After the "hot lap", we get in our trucks and head for the next logo location. We park our vehicles about 50 yards from where the logo is going and "goat walk" up the banking. We've been working about an hour when way off in the distance I can hear a sound like a paint sprayer. I look towards the Tri oval and no one is there. Back to the painting I go, but the sound doesn't go away. I look around to my right and way down the track, coming towards us is two, no, more like three men with some kind of machine. They are walking, on the track, up towards the outside lane. They are getting closer. It is a spray machine! I knew that sound anywhere! The sound of and gas powered Paint Sprayer is burned into my brain from the "grass days"! What the hell are they doing? They finally are close enough to see them good. I can't believe what I'm seeing. "Holly s***", I say and everyone looks over to the direction of the three men. They are painting the white lines on the track! There are three lanes on the track, plus the line around the bottom. The track has two rows of "dash" lines on the track, what Brad stepped on. These guys have to walk three laps around this 2.6 mile track, spraying these lines. The banking is so steep; two of the guys are walking above the machine, holding on to ropes that are attached to the machine. The third man guided the wheeled paint machine and painted over the old lines. The machine is a 3 wheeled sprayer, but the unique thing is, the engine and pail of paint are angled to match the banking. This is weird looking! He stops when he gets to us and says, "What are you doing?" I say, "What are you doing?" He laughs and says, "Puttin' stripes down man". "Hell, you got a lotta' walkin to do", I say. He laughs, sticks his right hand up in the air, index finger pointing up, twirls it in a circular motion (must mean "go") and points then points it straight ahead! In one motion, they all take off at the exact same time! Oh my God! You had to see it to believe it! Watching them walk off, paint machine purring away, on the high banks was a sight! I never did think of how they painted the lines. A truck would not stay on the banks going that slow. We will meet the same guy while he's striping the grass, marking the reserved camping spots. You won't believe the paint rig he uses!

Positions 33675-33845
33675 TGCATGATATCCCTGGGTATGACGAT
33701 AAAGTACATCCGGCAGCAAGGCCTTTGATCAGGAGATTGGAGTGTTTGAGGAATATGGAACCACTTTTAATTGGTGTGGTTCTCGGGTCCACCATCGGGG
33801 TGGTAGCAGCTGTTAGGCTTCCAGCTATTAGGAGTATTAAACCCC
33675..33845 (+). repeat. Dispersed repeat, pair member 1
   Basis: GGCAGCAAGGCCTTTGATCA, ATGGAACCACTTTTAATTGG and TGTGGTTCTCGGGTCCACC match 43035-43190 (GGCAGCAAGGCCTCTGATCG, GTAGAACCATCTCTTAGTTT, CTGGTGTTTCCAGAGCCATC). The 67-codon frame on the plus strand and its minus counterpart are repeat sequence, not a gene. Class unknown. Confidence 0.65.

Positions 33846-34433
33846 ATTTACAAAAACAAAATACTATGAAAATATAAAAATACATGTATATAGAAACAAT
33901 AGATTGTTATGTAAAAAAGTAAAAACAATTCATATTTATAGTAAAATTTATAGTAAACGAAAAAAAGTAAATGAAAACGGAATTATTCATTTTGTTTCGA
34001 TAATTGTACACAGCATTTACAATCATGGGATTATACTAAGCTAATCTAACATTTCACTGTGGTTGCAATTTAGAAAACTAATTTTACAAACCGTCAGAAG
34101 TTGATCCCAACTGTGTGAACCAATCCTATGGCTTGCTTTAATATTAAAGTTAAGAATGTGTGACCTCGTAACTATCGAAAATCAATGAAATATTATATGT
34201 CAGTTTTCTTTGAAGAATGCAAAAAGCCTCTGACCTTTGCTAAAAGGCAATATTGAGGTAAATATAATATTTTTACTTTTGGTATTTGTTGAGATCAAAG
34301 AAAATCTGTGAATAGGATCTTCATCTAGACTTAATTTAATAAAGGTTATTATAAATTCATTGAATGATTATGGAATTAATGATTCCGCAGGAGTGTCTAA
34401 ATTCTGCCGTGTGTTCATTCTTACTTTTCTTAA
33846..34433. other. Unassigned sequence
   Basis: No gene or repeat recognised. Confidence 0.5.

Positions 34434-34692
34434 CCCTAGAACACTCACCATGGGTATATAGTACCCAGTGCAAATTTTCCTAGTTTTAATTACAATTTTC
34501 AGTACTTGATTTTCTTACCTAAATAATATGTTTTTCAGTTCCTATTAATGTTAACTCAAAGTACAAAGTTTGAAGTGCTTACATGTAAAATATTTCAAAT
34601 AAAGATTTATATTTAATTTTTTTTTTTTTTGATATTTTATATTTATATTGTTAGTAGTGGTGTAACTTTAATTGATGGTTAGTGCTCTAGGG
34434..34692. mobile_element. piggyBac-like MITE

Except for a few small signs that my come to the sign shop, we are done. Time to enjoy the races! Tomorrow we visit the NASCAR Garage!